By Adha Shaleh
The closure of schools and universities during the COVID-19 pandemic has made distance learning the new norm now. According to UNESCO, 192 countries closed their schools and universities.
In this brief write-up, I envision post-pandemic with fresh perspectives as it is changing the fate of many societies worldwide.
First, education industry jobs are up against strong competition as the labour market globalised. The rise of remote work presents a new set of opportunities for the players in the education industries. The best people can work remotely from any part of the world. I hope more colleges, universities and schools will be able to hire best academics to teach the new generation.
Second, I hope the young generation would seize opportunities to learn new skills. For the post-pandemic society to thrive, the key is to learn new skills to make the established skills more noticeable. In addition, anyone from every stage of careers should up-skill by learning new courses. Skills mastery is an advance mindset that visualises excellence through knowledge, application and experience.
Third, this pandemic has made governments to realise that existing education inequalities is a grim reality. Although the gap between the haves and the haves not seems inevitable, those in power need to turn this crisis into opportunities. But there should be big investments in infrastructure, strong fiscal policy to enable implementation of projects.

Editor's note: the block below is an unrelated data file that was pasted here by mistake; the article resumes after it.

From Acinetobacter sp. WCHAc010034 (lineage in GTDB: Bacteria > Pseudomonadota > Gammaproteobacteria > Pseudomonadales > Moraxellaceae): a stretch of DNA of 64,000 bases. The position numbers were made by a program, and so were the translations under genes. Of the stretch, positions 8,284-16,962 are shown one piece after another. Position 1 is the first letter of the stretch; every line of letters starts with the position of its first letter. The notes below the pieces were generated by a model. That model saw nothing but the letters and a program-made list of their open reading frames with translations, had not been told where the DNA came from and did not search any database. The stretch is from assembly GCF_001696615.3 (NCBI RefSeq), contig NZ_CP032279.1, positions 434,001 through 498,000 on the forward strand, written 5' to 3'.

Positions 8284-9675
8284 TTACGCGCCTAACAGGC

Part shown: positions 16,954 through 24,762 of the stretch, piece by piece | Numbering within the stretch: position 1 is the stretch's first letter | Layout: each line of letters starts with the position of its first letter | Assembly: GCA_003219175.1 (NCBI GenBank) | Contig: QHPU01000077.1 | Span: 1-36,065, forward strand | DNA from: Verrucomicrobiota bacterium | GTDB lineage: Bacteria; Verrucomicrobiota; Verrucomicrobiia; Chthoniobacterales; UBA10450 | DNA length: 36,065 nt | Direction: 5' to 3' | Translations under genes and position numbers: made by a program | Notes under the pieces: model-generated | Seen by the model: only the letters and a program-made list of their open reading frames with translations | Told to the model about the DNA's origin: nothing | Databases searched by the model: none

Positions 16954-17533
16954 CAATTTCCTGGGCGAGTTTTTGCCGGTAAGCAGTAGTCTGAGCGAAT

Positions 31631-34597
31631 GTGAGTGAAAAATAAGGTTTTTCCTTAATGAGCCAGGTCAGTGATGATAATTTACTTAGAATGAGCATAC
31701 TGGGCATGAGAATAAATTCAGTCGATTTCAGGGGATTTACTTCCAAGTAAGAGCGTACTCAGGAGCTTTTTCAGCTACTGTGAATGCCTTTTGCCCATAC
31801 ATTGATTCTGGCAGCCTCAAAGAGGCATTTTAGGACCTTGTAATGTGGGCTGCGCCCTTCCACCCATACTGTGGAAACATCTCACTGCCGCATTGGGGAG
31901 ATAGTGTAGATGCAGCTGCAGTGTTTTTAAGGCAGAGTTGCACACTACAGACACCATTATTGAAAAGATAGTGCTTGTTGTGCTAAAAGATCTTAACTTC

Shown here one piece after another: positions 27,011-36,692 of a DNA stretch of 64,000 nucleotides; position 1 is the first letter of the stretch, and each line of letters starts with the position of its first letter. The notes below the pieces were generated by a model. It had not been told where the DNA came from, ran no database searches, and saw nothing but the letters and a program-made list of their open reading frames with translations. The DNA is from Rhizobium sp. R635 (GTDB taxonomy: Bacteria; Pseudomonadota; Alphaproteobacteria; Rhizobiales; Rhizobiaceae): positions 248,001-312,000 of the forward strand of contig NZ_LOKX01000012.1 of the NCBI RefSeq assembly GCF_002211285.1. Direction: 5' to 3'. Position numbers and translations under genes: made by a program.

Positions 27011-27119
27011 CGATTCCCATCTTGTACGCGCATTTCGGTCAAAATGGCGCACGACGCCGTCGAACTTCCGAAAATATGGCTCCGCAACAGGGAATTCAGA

Fourth, I propose that educators should facilitate teaching and learning by assisting students to grasp concepts and pursue common targets of learning. So, learners have enough space for creativity and innovation. The virtual learning platform is a real test to facilitate collaborative learning, unless it is in a small group. This is where collaborations behind the screen, using apps and tools become worth to both sides. These trends in education are going to stay longer with us as the industry moves from fringes into the mainstream in the new norm.
Finally, digital platforms have benefited governments and their people during the pandemic. Governments’ digital platforms have produced contact tracing apps, distributed financial resources, and they have marshalled efforts to create community awareness about the pandemic.
Digital volunteerism is also on the rise during the crisis. Obviously, this is a good time for virtual community to collaborate for public benefits. In addition, universities and humanitarian organisations should work together to create learning module on volunteerism. This effort is part of our continued journey to sustainable development.***
(Dr. Adha Shaleh is the author of “Disruptive trends in Education: Contemporary and Islamic perspectives”)